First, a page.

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How much is Thanksgiving going to cost us in 2022? It may come as no surprise, but the simple answer is more than last year.

According to an annual survey from the American Farm Bureau Federation, the average cost for a Thanksgiving dinner for 10 people in 2021 was $53.31. And in 2020, it was $46.90, the lowest since 2010.

But what about this year? The Farm Bureau is anticipating a 20% increase from last year’s average, or $64.05 for a 10-person Thanksgiving feast in 2022.

Many factors are contributing to these rising prices. The COVID-19 pandemic caused a major supply and demand problem, which has just started to ease but hasn’t returned anywhere back to normal. Farmers are not only dealing with shortages, but also droughts that have caused major shortages of many Thanksgiving staples. For example, Massachusetts, which is the second-largest cranberry producer in the United States behind Wisconsin, has experienced what has ranged from a significant drought to a critical one throughout the state.

The lack of rain has seriously affected commerce. Nearly the entire stretch of the Mississippi River — from Minnesota to Louisiana — has experienced below average rainfall, and as a result, water levels on the river have dropped to near-record lows. The river moves more than half of all U.S. grain exports but the drought has reduced the flow of goods by about 45%, according to industry estimates cited by the federal government.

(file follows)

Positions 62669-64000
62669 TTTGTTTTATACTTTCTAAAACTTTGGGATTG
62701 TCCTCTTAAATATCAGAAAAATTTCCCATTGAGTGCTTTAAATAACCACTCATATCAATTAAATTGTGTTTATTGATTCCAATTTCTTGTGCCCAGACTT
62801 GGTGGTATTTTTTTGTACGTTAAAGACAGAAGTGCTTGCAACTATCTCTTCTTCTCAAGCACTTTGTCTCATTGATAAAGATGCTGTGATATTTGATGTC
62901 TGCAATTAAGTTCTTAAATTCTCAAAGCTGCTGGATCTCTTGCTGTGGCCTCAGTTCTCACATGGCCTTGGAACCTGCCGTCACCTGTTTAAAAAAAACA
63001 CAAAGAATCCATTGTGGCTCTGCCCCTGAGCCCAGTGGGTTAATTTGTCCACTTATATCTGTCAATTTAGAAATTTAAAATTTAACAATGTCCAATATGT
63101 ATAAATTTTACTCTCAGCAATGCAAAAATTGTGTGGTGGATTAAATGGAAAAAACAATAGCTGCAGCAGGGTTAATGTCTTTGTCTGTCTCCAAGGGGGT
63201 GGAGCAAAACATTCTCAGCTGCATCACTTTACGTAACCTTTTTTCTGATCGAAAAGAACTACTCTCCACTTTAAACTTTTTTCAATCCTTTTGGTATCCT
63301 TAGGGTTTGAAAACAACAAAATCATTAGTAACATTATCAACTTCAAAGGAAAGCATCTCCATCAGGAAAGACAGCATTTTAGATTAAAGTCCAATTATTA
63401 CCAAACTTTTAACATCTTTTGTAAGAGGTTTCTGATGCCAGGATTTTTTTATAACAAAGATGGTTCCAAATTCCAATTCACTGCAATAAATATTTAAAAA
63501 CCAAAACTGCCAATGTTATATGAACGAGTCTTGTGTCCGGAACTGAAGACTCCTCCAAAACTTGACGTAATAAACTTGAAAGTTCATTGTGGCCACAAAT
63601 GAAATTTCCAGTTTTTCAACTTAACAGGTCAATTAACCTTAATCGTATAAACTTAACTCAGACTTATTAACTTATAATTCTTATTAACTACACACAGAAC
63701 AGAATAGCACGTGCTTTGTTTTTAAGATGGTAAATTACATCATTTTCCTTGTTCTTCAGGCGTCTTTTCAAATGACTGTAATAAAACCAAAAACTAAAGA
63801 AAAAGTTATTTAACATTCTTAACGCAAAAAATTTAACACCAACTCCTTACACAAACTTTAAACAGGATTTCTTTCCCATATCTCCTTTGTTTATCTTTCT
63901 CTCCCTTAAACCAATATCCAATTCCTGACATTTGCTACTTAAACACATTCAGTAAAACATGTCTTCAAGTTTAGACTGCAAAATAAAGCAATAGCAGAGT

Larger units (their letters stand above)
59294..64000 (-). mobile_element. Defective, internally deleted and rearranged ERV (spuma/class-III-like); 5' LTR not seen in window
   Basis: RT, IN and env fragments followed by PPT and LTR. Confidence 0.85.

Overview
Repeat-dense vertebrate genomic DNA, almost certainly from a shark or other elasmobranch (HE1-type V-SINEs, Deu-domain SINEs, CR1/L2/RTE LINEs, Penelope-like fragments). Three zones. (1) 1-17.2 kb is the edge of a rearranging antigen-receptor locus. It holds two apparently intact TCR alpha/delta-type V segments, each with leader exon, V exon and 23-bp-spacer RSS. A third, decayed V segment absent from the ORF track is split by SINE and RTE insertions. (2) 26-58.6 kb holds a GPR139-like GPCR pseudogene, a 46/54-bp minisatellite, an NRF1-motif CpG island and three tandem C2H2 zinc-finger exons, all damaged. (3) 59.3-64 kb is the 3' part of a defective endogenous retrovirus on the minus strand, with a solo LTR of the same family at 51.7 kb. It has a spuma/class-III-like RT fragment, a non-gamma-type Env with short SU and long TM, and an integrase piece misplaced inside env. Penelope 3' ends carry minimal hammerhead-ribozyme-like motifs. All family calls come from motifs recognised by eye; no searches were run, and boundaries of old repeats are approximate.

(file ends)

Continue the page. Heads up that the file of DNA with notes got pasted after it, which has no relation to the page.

If supply chain issues and drought weren’t enough, a severe case of avian flu has added to the turkey shortage. According to the Centers for Disease Control and Prevention, since early 2022, more than 49 million birds in 46 states have either died because of bird flu virus infection or have been culled (killed) due to exposure to infected birds. That includes over 6 million turkeys.

In addition, the ongoing war between Ukraine and Russia has spillover effects on grocery items in the United States. Ukraine is a large exporter of grains and vegetable oil products, and with a shortage of supply, consumers are paying as much as 32% more for butter and margarine products than last year.

And last, but not least, is the inflation problem. All retail food prices were 21% higher in September compared to the same time last year but dropped somewhat in October. When it comes to Thanksgiving specifically, analysts say year-over-year cost increases in eggs (up 32.5%), butter (up 25.8%) and flour (up 17.1%) are some of the biggest contributors to the overall price jump consumers are facing when buying ingredients for Thursday’s big meal. 


 

 

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